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Bench Structural Integrity Modeling of Oil Sands for Optimum Cable Shovel Performance | OMICS International | Abstract
ISSN: 2168-9806

Journal of Powder Metallurgy & Mining
Open Access

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Research Article

Bench Structural Integrity Modeling of Oil Sands for Optimum Cable Shovel Performance

Eric Gbadam and Samuel Frimpong*

Department of Mining and Nuclear Engineering, Missouri University of Science and Technology, USA

*Corresponding Author:
Samuel Frimpong
Professor and Chair, Department of Mining and Nuclear Engineering
Missouri University of Science and Technology, USA
Tel: 573-341-4753
Fax: 573-341-6934
E-mail: [email protected]

Received Date: January 21, 2014; Accepted Date: February 03, 2014; Published Date: February 10, 2014

Citation: Gbadam E, Frimpong S (2014) Bench Structural Integrity Modeling of Oil Sands for Optimum Cable Shovel Performance. J Powder Metall Min 3: 120. doi: 10.4172/2168-9806.1000120

Copyright: © 2014 Gbadam E, et al. This is an open-access article distributed under the terms of the Creative Commons Attribution License, which permits unrestricted use, distribution, and reproduction in any medium, provided the original author and source are credited.

Abstract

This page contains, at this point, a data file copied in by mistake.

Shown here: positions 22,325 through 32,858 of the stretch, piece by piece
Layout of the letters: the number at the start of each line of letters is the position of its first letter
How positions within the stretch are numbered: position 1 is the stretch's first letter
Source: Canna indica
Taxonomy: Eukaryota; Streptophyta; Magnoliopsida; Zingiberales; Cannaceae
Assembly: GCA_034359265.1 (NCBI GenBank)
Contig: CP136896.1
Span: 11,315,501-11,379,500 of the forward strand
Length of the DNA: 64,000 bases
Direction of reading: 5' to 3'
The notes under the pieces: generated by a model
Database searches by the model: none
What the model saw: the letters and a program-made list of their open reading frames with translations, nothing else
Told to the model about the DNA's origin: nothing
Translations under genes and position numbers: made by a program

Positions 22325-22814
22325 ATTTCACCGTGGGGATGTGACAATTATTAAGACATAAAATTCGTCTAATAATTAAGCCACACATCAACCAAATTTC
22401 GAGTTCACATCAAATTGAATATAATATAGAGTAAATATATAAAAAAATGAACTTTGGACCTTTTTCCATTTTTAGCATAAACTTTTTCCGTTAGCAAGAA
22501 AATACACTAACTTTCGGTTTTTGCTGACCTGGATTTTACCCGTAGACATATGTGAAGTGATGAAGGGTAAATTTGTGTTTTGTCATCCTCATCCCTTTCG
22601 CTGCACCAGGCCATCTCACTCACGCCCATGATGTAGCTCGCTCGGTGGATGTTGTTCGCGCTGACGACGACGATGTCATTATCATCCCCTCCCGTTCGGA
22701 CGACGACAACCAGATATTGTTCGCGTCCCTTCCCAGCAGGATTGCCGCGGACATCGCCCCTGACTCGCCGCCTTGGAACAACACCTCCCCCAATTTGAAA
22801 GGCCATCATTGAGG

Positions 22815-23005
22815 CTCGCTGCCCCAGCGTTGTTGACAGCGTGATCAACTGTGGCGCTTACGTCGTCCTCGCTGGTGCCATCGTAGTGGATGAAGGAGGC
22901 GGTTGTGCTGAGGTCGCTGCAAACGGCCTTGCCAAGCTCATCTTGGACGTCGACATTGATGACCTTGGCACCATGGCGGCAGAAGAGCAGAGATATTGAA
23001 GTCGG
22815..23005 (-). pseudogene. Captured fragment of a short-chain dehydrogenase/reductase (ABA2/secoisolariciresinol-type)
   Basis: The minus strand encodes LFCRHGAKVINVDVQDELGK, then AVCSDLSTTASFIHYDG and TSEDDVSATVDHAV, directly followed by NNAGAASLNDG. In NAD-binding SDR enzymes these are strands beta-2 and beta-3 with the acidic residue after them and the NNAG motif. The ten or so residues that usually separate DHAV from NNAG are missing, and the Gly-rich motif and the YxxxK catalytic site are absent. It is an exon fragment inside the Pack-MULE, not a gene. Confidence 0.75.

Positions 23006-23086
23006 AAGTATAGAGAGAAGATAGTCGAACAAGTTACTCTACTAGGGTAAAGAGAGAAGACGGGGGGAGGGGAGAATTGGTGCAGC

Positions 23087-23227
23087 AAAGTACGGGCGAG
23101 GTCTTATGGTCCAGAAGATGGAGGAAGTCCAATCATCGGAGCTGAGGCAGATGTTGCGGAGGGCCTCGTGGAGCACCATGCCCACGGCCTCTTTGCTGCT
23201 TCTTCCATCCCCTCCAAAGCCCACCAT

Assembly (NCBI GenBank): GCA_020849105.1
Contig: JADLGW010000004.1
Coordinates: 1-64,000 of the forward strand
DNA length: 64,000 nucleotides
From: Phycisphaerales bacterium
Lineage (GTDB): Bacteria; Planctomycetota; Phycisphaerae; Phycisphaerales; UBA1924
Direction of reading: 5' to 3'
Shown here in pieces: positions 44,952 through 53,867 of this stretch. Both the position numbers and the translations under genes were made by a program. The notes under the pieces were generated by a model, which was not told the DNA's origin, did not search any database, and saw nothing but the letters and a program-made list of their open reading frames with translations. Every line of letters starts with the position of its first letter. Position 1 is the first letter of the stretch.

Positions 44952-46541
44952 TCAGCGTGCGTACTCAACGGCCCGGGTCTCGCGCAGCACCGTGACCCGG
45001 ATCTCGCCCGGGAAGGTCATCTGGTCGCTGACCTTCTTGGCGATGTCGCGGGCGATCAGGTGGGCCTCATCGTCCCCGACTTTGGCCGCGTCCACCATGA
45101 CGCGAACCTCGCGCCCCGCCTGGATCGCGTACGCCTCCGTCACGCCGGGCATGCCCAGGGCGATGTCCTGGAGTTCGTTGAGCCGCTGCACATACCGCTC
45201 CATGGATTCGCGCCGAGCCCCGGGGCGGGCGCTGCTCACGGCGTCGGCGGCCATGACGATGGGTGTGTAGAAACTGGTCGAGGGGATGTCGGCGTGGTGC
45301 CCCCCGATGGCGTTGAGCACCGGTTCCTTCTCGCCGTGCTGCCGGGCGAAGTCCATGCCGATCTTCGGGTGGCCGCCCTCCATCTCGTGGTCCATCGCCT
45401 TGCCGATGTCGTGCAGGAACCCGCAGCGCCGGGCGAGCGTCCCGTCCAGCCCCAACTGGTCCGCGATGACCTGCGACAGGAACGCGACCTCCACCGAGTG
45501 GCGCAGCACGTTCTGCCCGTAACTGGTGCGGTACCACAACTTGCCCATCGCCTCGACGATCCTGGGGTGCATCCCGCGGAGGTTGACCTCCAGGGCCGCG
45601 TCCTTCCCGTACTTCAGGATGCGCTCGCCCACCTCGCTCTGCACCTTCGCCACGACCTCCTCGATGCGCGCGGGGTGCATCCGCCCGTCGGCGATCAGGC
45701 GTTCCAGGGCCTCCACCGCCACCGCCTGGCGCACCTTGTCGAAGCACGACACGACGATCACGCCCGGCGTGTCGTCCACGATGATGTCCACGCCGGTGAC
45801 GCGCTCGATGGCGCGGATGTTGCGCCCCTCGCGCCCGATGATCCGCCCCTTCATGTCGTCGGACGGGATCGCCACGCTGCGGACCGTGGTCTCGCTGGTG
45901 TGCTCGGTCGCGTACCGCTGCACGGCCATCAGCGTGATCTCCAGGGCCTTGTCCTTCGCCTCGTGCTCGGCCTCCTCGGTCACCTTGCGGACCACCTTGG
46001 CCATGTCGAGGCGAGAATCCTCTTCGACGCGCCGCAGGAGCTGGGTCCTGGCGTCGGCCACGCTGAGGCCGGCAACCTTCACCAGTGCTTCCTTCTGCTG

The ultimate bearing capacity of bench and haul road formations are essential for the health and longevity of shovel crawlers. In soft saturated formations (especially in the Athabasca oil sands formation), heavy machines have been known to sink, resulting in production losses and high operating costs. Companies have solved these problems by widening the shovel crawlers to reduce average stresses on the formation, which may also be costly. In this study, the authors provide a solution to this problem using fundamental research. The Buisman-Terzaghi model is used to develop bench/haul road bearing capacities and their structural integrity within an oil sand formation at an environmental temperature of 25°C. A 3D finite element (FE) model of the formation is developed in ABAQUS to examine the average stresses and deformations on the formation at static equilibrium. The results show that the deformation of oil sand occurs during the first 30 seconds of crawler interaction. Two distinct regions were observed from the plastic strain failure pattern: the region below the tracks has larger strain at failure, and the regions adjacent the tracks expand deeper and wider in all directions. Failure of the formation was observed to occur mostly under the tracks and this progress non-linearly to the base of the formation. These failure patterns were triangular in nature and agree well as reported in Terzaghi’s early work on shallow foundation. The deformations were observed to be non-linear. The maximum static deformation of 2.497 cm was observed at the crawler-ground interface during the interaction. Future works would include a virtual prototype of cable shovel crawler-oil sand interaction to measure real-time stresses; crack initiation and propagation under dynamic conditions.

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